What Do the Eye, Railroad Infrastructure and IKEA Have in Common?
It’s security video.Wimbledon-based Ipsotek installed its video analytics software on a trial basis after motion detection and a competitor’s analytics proved unable to cope with the demanding conditions at the site of the Eye in London. Using thermal imaging cameras, Ipsotek provided scenario-based detection software, which met requirements such as detection accuracy.
Shadow ProblemsPhil Foreman of Universal Security, the installation company, described the unusual challenges. “We ran trials to determine the best way of detecting intruders and soon came up against complications. The first video analytics system we tried could not distinguish between the constant shadows thrown by this huge revolving structure and movement that might be a genuine threat. But (the new) software has the intelligence to absorb information about conditions that are unique to a location.”
Security complications multiplied, given that the London Eye is not only at a waterfront location but that water is tidal. It was not possible to put cameras on the river bank with a horizontal view because of waves and tidal movement, for example.
The London Eye stands on the south bank of the Thames near Westminster Bridge. During a 30-minute “flight,” visitors experience views from enclosed glass capsules which can be hired for corporate and private functions.
A major European national rail infrastructure operator has just ordered a digital video surveillance solution from Nice Systems. It will provide remote access to images from central command and control facilities, enabling surveillance managers in station control rooms with instant scenario reconstruction.
PoE Cameras at IKEAThen there is worldwide retailer IKEA.
IKEA France has invested in IndigoVision’s IP video solution for security surveillance in its new 215,000 square foot flagship store in Grenoble. Swedish-based IKEA is one of the largest and best-known home furnishing retail groups in the world, with stores in 36 countries. IKEA invests heavily in security video technology in its stores to ensure their customers and staff are safe and secure at all times. The new store, which opened in October 2007, is seen as a test site for the adoption of IP-based security video for other new IKEA stores in France.
The 36-camera system was installed by Concept Maintenance. Advanced compression technology allows the entire system to operate on the store’s existing LAN with minimal impact on network bandwidth. The IKEA network supports Power-over-Ethernet (PoE), which allows any new IP cameras to be connected directly to the network via a single CAT-5 cable. This provides a very scalable and cost-effective solution for future expansion.
Commenting on the operation of the new system, Sylvie Weber, IKEA’s country security manager, said, “We are very pleased with the system and in particular with the superb image quality and the ‘Control Center’ user interface. It’s very easy to find and analyze a particular video clip, which can then be exported in a tamper-proof form for police evidence if required.”
The safe and speedy evacuation of staff and customers during a fire or incident is paramount to IKEA’s operational planning and they run many practice simulations. The security video system has been configured to help in situations like these. For example, when an emergency exit is opened a “Control Center” alarm is triggered which automatically pans the nearest camera to display the exit so operators can ensure a smooth and orderly evacuation.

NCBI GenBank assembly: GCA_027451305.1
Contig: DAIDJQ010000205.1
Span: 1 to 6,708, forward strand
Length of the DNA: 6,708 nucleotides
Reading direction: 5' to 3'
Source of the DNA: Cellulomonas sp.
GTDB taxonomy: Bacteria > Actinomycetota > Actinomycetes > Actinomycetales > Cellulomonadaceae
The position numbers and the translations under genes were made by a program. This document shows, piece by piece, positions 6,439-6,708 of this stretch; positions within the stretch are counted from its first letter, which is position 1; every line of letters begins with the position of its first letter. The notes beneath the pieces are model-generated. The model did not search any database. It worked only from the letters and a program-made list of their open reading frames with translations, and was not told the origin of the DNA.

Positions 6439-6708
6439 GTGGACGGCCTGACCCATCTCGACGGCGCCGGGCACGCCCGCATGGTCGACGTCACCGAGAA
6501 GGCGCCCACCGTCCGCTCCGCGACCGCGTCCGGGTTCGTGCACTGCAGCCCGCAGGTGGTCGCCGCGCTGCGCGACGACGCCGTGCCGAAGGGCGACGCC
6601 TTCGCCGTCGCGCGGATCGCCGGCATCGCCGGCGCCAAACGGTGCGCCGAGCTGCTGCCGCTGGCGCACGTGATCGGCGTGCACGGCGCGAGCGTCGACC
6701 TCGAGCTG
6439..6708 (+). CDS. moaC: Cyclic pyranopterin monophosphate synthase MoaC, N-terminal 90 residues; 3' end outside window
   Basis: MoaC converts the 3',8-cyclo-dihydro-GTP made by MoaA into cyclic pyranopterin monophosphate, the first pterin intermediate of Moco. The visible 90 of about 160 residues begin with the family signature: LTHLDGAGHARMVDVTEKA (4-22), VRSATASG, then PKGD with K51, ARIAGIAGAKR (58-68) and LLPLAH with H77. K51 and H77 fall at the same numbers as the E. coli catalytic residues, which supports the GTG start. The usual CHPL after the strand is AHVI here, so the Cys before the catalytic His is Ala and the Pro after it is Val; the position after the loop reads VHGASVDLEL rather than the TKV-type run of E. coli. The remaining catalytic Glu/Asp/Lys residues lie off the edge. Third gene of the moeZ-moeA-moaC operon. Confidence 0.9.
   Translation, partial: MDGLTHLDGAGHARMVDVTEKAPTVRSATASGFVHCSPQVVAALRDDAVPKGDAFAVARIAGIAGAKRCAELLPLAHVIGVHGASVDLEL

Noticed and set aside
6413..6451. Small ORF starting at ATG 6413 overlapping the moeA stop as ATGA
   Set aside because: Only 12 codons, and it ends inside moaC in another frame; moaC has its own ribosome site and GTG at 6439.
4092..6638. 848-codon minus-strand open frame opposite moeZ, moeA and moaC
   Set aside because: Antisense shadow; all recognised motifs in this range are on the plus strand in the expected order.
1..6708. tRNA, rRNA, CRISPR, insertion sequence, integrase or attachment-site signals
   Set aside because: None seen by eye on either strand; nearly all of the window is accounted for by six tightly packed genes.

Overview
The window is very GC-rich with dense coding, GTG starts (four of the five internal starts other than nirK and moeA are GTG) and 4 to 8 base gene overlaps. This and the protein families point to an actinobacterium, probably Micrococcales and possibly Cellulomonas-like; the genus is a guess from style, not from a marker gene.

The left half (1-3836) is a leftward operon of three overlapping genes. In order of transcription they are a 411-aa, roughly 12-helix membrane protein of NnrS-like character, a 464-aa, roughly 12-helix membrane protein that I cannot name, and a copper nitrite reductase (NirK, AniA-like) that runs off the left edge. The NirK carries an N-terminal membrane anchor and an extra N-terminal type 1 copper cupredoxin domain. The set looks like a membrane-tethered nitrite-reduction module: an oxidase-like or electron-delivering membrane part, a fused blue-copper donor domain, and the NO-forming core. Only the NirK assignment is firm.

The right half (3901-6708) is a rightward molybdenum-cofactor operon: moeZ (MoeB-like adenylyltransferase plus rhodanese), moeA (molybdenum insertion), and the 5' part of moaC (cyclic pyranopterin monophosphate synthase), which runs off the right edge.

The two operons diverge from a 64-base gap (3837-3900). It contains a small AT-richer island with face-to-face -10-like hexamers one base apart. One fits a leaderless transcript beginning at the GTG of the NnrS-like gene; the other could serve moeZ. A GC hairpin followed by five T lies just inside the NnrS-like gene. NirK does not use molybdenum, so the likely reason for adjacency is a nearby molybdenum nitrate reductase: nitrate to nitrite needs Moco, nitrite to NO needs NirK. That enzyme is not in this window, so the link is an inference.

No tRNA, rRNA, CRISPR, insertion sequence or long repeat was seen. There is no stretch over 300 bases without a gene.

Get Tough on China, Russia – and Canada, TooThe International Intellectual Property Alliance (IIPA) submitted its recommendations to U.S. Trade Representative Susan Schwab last month in the annual “Special 301” review of copyright piracy and market access problems around the world. IIPA’s submission discusses copyright protection, enforcement, and market access problems in 51 countries/territories, of which it recommends that 43 be placed on an appropriate USTR watch list. IIPA also discussed piracy and market access problems in an additional eight countries but is not recommending that these countries be placed on any formal list.
In commenting on this year’s Special 301 process, IIPA’s Eric H. Smith noted, “The annual Special 301 process continues to be an important tool to bring to the attention of our trading partners the importance of high levels of protection for, and strong enforcement against piracy of, copyrighted works, both to the U.S. economy and to the economies of these countries. U.S. business and entertainment software, movies and home video entertainment, music and recordings, and books and journals continue to be an important driver of the U.S. economy -- contributing almost 13 percent to U.S. economic growth in 2005.”
This year’s submission in particular reflects the copyright industries’ grave concern with the explosive growth of online and mobile piracy. To meet this challenge, IIPA members are pressing for enhanced international norms, more effective and deterrent enforcement of those norms, and greater global law enforcement cooperation.
Smith added, “Canada joins China and Russia this year as countries of the greatest concern to the copyright industries. While there have been a few positive developments in these key markets over the year, the bottom line is that piracy levels have not come down at all or only marginally, and in some countries the situation has grown worse.”
More on intellectual property protection? See this month’s Trends column by Security Magazine Publisher Mark McCourt and a feature article, also elsewhere in this issue.